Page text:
Computer servers mining bitcoin in Italy.
Bitcoin is often criticized for using up tons of energy. But its carbon footprint may not be that bad.
Bio-based plastics made from natural sources break down more easily than conventional plastic, without producing toxic byproducts. But for this to happen they have to be composted, not buried in landfills.
Research is yielding strategies for making plastics greener and more sustainable. But without support as they scale up, new versions will struggle to compete with well-established synthetic plastics.
As California reels from another devastating fire season, environmental resource scholars explain how the state – and other fire-prone areas – can better prepare and coexist with wildfires.
Red tide and a blue-green algae outbreak are fouling hundreds of miles of coast, killing fish and driving tourists away from beaches. Some of the causes are natural, but human actions play a big role.
Two business professors spent five years studying Walmart's ambition project to bring sustainability to its millions of budget-conscious customers – a plan that began with the birth of a granddaughter.
With California suffering another devastating wildfire year, more people are wondering about whether and how global warming is contributing. A climate scientist explains.
There's no precedent for selling oil from the Strategic Petroleum Reserve at a time when there's no market-driven reason for doing that.
In 2015, over 320 million tons of polymers, excluding fibers, were manufactured across the globe.
Whether they aim to stop pipelines in Virginia or block Pacific Northwest export terminals, organizers are trying to 'keep it in the ground' to save the climate.
The Ogalalla Aquifer is a vast underground lake that irrigates farms across the US Great Plains. It took thousands of years to fill, but human use could drain it in roughly a century.
Wildland firefighting has always been a risky job, but development in fire-prone areas is making it more dangerous by putting forest firefighters in situations they are not equipped or trained for.
Climate change, development, past forest management policies and current firefighting practices are creating conditions for large, costly wildfires.
Commercial nuclear reactors provide roughly one-fifth of the electricity produced in the US. But they face grave threats to their continued operation.
August 1, 2018 is 'Earth Overshoot Day,' a date coined by the nonprofit Global Footprint Network to publicize overuse of Earth's resources. But their estimates actually understate the problem.
As EVs make more inroads, giving tenants somewhere to plug in their cars could become a selling point.
A perfect storm of climate, forestry, development and fire management trends are driving up the costs of fighting wildfires.
What would you pay to keep trash off your favorite beach, or pollution away from a national park? Economists can tease these values out of our travel choices and use the numbers to help make policy.
What drives the emergence and disappearance of species? By modeling the fundamental processes of evolution and ecology on geographical scales, new research spotlights topography and climatic shifts.
Not only does U.S. law bar price-fixing, there are bipartisan efforts underway to make it possible to sue OPEC members in American courts for antitrust violations.
The Whole Earth Catalog was a blueprint for sustainability that envisioned humans living in balance with nature. Its creative spirit was welcomed in a year riven by war, assassinations and riots.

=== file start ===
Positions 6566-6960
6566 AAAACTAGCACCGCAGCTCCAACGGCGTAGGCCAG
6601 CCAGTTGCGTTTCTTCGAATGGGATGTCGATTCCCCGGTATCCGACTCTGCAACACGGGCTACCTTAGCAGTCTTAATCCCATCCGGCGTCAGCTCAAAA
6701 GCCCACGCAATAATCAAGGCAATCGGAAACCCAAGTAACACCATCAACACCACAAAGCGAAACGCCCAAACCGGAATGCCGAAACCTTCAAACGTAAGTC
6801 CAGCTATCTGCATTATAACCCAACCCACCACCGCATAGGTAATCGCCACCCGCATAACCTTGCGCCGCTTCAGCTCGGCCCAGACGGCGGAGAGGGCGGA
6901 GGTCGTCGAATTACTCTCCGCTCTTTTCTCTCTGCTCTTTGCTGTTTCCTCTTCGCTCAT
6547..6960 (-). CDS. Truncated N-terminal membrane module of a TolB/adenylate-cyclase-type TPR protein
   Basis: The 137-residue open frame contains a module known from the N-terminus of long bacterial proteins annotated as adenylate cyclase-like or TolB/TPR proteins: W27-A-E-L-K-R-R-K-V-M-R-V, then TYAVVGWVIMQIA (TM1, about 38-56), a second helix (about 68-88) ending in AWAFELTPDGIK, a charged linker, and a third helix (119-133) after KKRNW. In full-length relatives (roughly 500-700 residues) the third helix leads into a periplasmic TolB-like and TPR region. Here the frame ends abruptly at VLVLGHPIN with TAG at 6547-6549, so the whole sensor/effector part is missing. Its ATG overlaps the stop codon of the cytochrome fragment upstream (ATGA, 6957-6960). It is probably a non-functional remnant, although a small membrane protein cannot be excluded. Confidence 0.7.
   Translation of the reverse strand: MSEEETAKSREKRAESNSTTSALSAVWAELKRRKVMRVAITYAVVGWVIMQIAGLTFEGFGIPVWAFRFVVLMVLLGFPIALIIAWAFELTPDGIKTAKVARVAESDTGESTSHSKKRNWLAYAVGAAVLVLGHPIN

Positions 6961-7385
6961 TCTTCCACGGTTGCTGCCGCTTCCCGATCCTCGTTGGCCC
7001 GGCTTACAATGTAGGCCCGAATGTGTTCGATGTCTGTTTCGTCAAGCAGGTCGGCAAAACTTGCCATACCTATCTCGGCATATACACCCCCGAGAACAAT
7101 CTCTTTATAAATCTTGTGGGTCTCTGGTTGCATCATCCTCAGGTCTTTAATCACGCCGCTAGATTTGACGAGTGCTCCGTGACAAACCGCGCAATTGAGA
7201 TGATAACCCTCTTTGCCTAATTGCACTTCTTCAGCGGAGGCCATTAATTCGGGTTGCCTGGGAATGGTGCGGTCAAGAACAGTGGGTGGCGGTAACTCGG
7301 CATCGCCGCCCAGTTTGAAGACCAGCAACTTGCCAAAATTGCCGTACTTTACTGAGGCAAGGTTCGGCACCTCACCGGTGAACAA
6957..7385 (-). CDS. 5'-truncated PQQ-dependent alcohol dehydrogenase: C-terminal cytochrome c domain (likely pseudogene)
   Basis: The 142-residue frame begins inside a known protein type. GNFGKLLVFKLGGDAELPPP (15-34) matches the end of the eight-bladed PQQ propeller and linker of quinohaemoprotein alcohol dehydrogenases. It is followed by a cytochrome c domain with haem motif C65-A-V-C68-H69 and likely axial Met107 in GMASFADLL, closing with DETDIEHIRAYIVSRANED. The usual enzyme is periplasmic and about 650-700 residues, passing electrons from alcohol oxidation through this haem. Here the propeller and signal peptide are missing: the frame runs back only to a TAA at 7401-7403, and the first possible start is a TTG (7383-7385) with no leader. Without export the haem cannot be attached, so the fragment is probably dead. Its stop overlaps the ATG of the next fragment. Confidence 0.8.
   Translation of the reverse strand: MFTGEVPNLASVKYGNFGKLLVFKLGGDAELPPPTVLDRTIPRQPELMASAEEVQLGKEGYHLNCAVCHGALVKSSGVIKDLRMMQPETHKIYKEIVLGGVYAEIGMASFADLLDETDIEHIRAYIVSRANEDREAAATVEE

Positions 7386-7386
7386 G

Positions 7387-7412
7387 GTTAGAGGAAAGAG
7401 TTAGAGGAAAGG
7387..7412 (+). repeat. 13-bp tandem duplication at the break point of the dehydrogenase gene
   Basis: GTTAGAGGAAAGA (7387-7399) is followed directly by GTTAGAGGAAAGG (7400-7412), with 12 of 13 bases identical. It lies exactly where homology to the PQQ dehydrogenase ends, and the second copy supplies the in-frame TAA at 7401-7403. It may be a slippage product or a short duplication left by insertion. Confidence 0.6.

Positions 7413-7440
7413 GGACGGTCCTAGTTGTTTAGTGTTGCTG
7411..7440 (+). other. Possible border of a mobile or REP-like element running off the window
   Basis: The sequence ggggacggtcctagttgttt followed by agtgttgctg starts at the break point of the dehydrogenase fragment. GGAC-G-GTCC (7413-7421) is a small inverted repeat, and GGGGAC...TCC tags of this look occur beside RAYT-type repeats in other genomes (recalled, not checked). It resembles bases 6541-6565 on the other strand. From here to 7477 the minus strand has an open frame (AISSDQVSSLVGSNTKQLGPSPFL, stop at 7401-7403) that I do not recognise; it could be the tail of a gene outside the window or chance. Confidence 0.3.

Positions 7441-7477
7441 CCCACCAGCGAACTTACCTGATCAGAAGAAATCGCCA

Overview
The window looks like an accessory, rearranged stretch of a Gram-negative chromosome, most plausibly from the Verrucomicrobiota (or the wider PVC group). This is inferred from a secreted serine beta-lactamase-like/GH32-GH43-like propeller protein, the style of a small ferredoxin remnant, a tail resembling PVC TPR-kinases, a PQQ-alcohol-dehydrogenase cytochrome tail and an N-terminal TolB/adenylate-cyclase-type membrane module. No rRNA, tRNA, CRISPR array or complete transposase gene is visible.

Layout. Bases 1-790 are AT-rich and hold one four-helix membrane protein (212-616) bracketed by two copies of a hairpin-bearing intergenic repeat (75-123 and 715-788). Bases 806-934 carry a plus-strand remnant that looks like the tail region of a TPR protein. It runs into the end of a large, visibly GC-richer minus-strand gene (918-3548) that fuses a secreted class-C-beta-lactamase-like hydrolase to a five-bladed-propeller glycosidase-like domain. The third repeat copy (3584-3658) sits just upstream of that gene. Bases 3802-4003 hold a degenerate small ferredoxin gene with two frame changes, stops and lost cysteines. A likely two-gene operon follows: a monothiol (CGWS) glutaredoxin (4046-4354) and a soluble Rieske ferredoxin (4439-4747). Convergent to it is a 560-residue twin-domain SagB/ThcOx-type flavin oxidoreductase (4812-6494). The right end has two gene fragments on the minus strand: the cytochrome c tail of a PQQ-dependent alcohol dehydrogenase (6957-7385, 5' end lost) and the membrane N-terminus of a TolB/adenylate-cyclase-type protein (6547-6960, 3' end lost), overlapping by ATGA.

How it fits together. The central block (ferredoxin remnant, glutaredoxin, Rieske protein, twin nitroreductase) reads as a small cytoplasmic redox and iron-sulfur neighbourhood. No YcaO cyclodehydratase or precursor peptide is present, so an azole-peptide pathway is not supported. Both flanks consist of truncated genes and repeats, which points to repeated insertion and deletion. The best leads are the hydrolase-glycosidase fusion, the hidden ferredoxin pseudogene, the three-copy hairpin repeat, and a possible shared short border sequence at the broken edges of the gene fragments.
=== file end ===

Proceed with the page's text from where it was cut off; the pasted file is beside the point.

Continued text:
A historian of wildfires explains the difference between urban and rural fire cultures, and what it means for protecting communities in fire-prone rural areas.
Fifty years ago biologist Paul Ehrlich published 'The Population Bomb,' an apocalyptic warning that overcrowding would lead to wars and famine. Here's what the book got right and wrong.
The global population is climbing faster and faster. What will this mean for future generations?
Even if Asia buys most of the natural gas the U.S. will be exporting soon, America's growing role in that market could wind up reducing Russia's political influence in Europe.
Just like with Cold War-era red-baiting, there's an apparent effort to discredit and undermine critics of the US government.
After two years of turmoil at the EPA in the 1980s, President Reagan hit the reset button, choosing a Republican who supported environmental protection to head the agency.
July is the hottest month in much of North America. Experts explain who is most affected by heat waves and ways to cope with them.
In many US cities, ride-hailing apps are luring riders away from public transit and increasing traffic congestion. But with the right rules, they could enhance public transit instead.
There are precedents for trying to make the industries responsible for climate change foot the bill for adapting to a changed climate.
Many people who live near large-scale livestock farms complain about noxious smells, air and water pollution and health risks. With little help from regulators, they are turning to lawsuits.
US farmers are planting more and more acres with seeds coated with neonicotinoid pesticides. An ecologist explains why this approach is overkill and may be doing more harm than good.
Large-scale emergencies can be a strain, even in one of the world's richest countries. Population growth, income inequality and fragile supply chains may make the problem worse.
Crop insurance cushions farmers against natural disasters, but it also can lead them to overuse resources and reduce their incentive to adapt to climate change.
Vermonters' views on labels for genetically engineered foods shed light on consumers' views, as the federal government considers mandatory labels.